All you need to know about Distributed Cloud Computing

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distributed cloud computing | ITMunch

This decade is going to witness many technological advances. The pandemic has increased our inclination towards technologies leading to rapid growth in service providers. AI and IoT are revolutionalising the IT market leading to increased data generation which calls for efficient datacenters and novel solutions to access large amount of data in real-time. Most enterprises still rely on traditional datacenters. In such cases cloud trends need improvements to accommodate the changing business requirement. Gartner estimated, around 50% of enterprise-generated data will be produced and processed outside traditional datacenters or a single centralized cloud by 2022, compared to just 10 percent today. By 2025, they forecast that number will climb as high as 75 percent to 90 percent.

Most enterprises use a combination of private and public cloud computing which has given rise to a Hybrid cloud. These have temporarily provided a solution but soon IT departments will need a more comprehensive plan to efficiently address the growing data.  This is where distributed cloud computing will present an effective solution, proving to be next-gen in cloud computing.

Keep reading to find out, how can distributed computing in cloud computing benefit the enterprise and the challenges it might bring along.

What is distributed cloud computing?

Gartner defines distributed cloud as “the distribution of public cloud services to different physical locations, while the operation, governance, updates and evolution of the services are the responsibility of the originating public cloud provider.” In fact, Gartner identified distributed cloud as a top 10 trend for 2020.

In a way, distributed cloud works as a geographically dispersed infrastructure that primarily runs service at the network edge.

It provides a targeted and centrally managed distribution of cloud services; enterprises can improve the service of app or components of app in a mix of cloud location and environments

Organizations will largely benefit with this as it will reduce latency, network congestion, and risk of data loss, along with adhering to the compliance with data sovereignty regulations.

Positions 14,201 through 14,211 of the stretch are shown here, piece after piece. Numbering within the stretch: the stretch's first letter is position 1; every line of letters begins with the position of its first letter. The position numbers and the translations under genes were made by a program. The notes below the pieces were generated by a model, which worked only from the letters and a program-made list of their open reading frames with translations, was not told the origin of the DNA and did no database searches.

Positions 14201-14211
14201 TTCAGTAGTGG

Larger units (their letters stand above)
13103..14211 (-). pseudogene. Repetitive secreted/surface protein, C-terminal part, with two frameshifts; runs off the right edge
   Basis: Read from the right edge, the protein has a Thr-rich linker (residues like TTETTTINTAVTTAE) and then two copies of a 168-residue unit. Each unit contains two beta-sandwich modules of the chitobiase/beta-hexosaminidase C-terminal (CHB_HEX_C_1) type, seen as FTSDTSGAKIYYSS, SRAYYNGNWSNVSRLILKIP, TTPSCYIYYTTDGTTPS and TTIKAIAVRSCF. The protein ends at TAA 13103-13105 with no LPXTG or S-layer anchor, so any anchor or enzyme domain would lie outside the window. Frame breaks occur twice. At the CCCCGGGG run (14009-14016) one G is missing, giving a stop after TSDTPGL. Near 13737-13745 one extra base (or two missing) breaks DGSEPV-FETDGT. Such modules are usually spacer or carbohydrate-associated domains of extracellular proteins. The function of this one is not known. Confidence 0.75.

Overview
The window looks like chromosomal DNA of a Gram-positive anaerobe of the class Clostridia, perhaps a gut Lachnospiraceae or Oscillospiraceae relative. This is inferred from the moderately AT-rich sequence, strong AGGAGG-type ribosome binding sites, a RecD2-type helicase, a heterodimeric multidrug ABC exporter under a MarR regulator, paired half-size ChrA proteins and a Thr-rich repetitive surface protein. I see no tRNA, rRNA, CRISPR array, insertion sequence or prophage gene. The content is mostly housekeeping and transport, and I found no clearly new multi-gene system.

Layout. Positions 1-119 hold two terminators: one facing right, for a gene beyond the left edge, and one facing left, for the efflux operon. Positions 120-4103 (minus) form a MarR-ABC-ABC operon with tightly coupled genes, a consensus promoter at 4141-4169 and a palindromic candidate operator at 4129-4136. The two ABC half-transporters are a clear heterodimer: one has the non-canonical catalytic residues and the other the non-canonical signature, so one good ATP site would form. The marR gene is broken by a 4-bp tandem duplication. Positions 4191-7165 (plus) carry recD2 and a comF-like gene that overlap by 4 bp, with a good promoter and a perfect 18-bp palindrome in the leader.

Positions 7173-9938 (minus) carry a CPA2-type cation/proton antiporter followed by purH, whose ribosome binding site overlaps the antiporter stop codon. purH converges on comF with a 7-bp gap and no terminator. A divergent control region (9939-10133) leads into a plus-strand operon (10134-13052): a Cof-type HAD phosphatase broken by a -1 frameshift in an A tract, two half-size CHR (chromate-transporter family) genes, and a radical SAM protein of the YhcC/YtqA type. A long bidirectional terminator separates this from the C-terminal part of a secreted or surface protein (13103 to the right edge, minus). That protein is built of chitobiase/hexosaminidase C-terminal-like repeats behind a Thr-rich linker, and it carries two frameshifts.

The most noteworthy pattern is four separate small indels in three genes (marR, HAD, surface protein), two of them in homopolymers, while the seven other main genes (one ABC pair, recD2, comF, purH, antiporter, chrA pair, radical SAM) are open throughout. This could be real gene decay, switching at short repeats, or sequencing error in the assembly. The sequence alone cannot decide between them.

Distributed system in cloud computing has three origins: Public cloud, hybrid cloud and edge computing.

Public cloud providers have supported multiple zones and regions for many years. With packaged hybrid offerings, public cloud services (often including necessary hardware and software) can now be distributed to different physical locations, for instance, the edge.

SEE ALSO: Edge Computing vs Cloud Computing: Meaning, Types, Examples & Differences

How does it work?

“Distributed cloud mitigates the operational and security challenges of distributed workloads, as organizations can deploy multiple apps or app components with a common set of policies and overarching visibility across varied locations and heterogeneous infrastructure using a cloud-native model”, as explained by Ankur Singla, the founder and CEO of Santa Clara, Calif.-based Volterra

Gartner estimated that the integration of distributed system in cloud computing would be in 2 phases.

Phase one will consist of a like-for-like hybrid, where enterprise customers will buy cloud substations to mimic the promise of hybrid cloud and avoid latency-based problems.

Phase two, or next-gen cloud, will consist of utilities, universities, city governments and telcos, among others, buying cloud substations and opening them for use by near neighbors. This will begin to establish the idea that distributed cloud represents the foundation of the next generation of cloud computing. This will also reflect the need for the continuum of distributed cloud. Next-generation cloud will work based on an assumption that cloud substations are everywhere — much like Wi-Fi hot spots.